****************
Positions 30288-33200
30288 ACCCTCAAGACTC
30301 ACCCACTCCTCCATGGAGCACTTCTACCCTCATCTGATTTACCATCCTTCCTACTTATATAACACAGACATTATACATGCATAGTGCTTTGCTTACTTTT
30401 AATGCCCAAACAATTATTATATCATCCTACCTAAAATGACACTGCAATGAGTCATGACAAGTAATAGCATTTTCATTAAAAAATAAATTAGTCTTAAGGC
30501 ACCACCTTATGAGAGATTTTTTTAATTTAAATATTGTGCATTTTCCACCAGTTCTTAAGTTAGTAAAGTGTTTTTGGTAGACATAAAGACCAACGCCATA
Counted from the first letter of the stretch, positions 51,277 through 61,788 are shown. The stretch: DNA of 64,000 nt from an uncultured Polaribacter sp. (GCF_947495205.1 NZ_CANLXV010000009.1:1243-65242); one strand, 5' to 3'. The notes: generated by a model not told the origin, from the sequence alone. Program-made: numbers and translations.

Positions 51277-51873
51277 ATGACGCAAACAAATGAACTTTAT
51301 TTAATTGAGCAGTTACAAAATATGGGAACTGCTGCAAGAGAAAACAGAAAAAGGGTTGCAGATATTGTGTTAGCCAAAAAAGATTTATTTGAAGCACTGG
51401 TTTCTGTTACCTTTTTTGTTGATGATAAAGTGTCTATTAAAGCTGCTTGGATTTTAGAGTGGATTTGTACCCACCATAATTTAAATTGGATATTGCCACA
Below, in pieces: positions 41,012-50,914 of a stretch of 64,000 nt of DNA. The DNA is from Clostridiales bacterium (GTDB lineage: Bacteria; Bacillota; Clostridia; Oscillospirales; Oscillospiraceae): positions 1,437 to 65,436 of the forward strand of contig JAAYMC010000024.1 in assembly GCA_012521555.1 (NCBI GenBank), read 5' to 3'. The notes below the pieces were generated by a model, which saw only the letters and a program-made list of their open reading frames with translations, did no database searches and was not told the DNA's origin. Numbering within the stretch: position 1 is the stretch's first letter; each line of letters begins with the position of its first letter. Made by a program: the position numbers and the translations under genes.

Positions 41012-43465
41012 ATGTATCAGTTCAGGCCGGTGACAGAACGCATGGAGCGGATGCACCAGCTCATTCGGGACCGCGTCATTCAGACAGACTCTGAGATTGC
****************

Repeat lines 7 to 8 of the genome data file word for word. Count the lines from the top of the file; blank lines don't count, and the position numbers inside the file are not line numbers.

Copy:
Positions 51277-51873
51277 ATGACGCAAACAAATGAACTTTAT